Bob Thompson, 68, has been a Georgia state representative, an Atlanta police officer, a Fulton County commissioner’s assistant, a Charleston City Council candidate and a self-employed contractor.
As the Aug. 13 Senate District 42 Democratic primary approaches, The Post and Courier is profiling all six candidates. This is the third in the series. To read more, go to postandcourier.com/senate-42.
He soon hopes to add another title: District 42 state senator.
Family: Four children, six grandchildren.
Education: Washington University, St. Louis Community College.
Previous elected office: House District 48, Post 1, East Point, Ga. 2002-04.
Why I’m running: “To make District 42 a role model. I will address the following ... infrastructure and environmental concerns, work with public safety to reduce crime; getting our fair share of taxpayers dollars for public school education.”
More than anything, Senate District 42 needs: “To get rid of the ‘Good Old Boy’ system. I will listen to the citizens regarding their concerns and ... let their voices be heard and have an open door policy.”
Contact information: 722-1973; 817-9146. email@example.com.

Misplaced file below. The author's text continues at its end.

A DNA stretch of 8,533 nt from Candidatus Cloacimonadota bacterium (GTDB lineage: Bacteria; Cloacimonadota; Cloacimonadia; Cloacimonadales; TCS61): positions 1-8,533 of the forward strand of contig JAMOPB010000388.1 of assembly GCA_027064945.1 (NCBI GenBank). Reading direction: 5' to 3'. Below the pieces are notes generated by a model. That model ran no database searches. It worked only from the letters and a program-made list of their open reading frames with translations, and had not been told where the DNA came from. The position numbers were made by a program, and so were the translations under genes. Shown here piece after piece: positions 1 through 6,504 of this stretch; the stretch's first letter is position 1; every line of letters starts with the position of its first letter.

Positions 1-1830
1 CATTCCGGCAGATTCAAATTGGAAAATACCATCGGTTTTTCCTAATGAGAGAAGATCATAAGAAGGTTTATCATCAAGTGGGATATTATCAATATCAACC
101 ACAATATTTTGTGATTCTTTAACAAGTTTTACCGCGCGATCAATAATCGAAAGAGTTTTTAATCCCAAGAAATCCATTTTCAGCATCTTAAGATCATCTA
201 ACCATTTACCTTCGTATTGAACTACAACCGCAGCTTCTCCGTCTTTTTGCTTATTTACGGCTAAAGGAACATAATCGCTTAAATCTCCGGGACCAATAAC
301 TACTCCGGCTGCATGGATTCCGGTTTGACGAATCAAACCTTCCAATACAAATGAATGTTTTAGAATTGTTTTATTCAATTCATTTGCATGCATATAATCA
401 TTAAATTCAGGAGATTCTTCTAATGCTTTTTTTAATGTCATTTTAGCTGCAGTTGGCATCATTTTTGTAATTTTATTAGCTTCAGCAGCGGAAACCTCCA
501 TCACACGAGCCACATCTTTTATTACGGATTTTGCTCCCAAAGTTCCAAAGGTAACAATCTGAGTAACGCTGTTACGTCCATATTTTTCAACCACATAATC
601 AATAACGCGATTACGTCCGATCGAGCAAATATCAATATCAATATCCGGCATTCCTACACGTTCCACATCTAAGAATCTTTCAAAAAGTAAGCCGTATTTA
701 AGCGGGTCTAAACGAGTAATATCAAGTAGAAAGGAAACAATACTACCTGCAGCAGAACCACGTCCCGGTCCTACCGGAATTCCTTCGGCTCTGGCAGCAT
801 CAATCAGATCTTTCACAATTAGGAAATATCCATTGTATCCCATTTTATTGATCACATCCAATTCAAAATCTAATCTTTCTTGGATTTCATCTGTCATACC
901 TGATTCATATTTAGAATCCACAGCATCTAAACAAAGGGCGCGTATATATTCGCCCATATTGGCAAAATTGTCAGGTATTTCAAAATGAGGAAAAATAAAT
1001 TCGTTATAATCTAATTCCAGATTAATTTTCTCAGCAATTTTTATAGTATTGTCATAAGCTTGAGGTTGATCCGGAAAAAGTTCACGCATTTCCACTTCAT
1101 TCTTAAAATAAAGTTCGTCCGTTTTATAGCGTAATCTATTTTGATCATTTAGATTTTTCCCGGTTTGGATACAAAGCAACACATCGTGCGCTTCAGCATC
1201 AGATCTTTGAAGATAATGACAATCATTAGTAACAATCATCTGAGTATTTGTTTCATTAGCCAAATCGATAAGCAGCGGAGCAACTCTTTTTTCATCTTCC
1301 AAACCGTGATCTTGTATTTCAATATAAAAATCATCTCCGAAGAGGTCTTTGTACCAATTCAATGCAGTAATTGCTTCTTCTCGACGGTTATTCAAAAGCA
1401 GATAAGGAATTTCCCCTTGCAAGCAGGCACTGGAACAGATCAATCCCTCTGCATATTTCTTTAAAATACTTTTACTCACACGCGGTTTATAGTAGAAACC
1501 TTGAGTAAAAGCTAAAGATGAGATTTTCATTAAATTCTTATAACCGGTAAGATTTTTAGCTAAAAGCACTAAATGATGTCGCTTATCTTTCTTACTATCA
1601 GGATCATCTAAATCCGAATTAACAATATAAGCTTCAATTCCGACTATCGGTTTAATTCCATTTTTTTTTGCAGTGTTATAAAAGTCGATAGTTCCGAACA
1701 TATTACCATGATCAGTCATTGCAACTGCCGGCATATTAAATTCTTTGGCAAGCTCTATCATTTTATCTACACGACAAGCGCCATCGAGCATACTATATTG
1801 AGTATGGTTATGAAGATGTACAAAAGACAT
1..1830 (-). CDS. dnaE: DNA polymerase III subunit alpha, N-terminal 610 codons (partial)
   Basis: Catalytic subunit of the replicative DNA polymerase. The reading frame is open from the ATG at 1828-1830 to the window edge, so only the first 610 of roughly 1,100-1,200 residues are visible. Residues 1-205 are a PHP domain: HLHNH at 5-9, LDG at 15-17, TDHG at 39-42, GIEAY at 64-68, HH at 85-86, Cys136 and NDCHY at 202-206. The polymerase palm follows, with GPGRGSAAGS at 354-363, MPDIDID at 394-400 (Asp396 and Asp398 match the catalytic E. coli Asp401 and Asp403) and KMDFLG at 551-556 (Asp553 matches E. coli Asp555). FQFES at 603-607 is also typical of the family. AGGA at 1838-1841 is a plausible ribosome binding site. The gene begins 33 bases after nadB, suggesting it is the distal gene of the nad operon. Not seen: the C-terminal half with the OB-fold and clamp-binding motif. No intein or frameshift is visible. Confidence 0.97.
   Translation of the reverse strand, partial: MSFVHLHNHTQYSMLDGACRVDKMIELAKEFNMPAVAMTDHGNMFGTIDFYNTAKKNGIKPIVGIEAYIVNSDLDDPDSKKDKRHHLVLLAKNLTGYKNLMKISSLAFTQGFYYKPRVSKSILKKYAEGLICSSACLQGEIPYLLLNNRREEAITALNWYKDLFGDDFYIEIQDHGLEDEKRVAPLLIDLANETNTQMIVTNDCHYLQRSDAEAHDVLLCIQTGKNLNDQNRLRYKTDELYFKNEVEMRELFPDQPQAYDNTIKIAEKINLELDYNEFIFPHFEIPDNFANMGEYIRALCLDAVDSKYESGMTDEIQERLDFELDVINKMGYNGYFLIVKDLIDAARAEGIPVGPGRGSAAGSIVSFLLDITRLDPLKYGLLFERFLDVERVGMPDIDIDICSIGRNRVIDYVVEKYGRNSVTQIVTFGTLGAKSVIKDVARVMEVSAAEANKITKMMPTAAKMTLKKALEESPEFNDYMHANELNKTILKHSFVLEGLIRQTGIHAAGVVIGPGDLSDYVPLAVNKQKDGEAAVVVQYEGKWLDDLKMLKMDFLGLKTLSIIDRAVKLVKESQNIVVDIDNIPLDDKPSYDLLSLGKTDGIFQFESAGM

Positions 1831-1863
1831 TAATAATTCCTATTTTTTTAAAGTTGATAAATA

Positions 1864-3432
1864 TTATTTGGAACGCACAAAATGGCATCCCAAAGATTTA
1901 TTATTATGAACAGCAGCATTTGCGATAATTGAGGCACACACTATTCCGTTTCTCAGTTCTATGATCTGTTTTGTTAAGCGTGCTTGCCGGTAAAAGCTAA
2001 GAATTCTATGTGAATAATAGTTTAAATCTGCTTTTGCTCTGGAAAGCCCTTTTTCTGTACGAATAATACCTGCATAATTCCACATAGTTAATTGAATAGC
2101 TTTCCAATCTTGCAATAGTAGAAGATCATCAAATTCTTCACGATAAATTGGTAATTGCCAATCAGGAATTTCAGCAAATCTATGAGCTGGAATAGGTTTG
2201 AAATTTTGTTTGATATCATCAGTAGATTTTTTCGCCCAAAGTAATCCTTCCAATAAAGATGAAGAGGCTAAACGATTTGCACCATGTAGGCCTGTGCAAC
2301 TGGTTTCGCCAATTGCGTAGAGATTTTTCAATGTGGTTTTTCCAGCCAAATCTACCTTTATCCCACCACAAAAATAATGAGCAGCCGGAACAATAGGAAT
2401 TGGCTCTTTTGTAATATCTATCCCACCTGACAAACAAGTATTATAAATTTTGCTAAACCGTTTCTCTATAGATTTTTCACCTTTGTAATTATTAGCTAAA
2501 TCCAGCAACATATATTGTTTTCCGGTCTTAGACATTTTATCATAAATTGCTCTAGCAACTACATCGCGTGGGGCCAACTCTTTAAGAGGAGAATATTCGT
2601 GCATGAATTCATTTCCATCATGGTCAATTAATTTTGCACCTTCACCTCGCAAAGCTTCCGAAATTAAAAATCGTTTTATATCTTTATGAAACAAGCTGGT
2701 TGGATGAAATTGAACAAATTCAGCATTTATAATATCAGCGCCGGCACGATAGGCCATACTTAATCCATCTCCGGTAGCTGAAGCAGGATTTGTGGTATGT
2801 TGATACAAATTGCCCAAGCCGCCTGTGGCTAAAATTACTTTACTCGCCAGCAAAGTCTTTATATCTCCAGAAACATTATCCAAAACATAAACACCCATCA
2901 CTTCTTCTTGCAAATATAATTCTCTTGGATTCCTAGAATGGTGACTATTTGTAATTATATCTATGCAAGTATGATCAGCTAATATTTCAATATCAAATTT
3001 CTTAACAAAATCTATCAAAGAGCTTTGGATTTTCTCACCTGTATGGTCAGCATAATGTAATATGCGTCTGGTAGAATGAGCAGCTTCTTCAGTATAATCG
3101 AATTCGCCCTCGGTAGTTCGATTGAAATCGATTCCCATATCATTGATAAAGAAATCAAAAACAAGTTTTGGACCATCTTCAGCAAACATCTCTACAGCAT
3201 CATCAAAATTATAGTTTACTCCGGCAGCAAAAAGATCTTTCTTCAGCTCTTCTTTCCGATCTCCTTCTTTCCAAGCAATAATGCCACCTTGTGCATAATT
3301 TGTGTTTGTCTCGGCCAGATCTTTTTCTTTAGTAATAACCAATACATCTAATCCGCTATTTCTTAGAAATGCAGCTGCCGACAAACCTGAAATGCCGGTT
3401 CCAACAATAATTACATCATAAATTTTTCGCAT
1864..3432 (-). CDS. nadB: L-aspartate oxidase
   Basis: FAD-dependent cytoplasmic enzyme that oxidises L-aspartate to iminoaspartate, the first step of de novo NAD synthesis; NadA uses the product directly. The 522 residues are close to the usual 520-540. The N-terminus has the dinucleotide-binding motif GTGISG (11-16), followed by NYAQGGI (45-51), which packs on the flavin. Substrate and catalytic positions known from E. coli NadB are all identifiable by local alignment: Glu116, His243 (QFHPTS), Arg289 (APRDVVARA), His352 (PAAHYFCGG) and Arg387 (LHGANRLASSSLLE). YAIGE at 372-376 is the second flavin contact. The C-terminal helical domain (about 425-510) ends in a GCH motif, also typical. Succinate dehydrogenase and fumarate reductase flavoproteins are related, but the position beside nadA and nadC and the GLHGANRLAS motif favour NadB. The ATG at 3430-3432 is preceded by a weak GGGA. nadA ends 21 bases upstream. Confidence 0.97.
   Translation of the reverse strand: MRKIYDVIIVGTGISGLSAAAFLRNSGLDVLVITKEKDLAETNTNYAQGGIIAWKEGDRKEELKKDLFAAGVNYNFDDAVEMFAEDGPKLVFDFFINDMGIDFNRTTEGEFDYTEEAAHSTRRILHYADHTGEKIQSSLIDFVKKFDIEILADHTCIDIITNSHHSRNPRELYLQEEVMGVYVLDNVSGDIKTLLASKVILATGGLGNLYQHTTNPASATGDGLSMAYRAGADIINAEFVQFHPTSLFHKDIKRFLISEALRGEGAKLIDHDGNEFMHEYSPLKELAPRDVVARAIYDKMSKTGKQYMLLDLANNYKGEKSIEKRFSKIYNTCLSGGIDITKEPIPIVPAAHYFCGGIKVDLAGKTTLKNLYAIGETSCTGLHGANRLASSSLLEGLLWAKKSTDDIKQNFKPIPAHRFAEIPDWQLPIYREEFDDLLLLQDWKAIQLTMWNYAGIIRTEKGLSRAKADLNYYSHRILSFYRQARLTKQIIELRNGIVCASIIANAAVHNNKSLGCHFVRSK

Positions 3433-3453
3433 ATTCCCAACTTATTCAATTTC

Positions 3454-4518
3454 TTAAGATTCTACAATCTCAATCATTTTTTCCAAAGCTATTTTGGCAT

Thompson is one of six Democrats running Aug. 13 to get the party’s nomination for Robert Ford’s former Senate seat. The others are Emmanuel Ferguson, Herbert S. Fielding, Marlon Kimpson, Margaret Rush and Maurice Washington. An Aug. 27 runoff is likely.
Senate 42 forums
The NAACP has a candidate forum at 6:30 tonight at Burke High School.
The S.C. Democratic Party also has a forum set for 7 p.m. Aug. 6 at Trident Tech’s Rivers Avenue campus.
Thompson said the main issue in the race is “good legislation.”
“I mean legislation that has teeth to it. That’s what senators do. They write bills and amendments and that kind of thing. They also handle budgets,” he said.
He said he will address infrastructure, environmental concerns, crime, public education and economic growth. “I can’t say all I can do until I get there,” he added. “I know everything is a learning process.”
Thompson ran for Charleston City Council’s District 3 seat two years ago and lost. He said he hopes that run increased his name recognition, and he learned a lesson about going into debt. He financed about half of his $1,100 campaign, according to state reports.
“I’m not going to go no further than my money will take me,” he said of his current campaign. “Since I’m knocking on doors, it will take me all the way.”
While he was unsuccessful in his city run, he has served several officials and campaigns in Georgia. That experience would prepare him for the South Carolina Senate, should he win, he said.
“I know how to deal with coming together with other peers to be able to get something,” he added. “There’s a lot of backroom stuff going on, and if you go back there, you better know how to deal.”
The Democratic winner will face both a Republican and Libertarian candidate in the special Oct. 1 election.
Reach Robert Behre at 937-5771.
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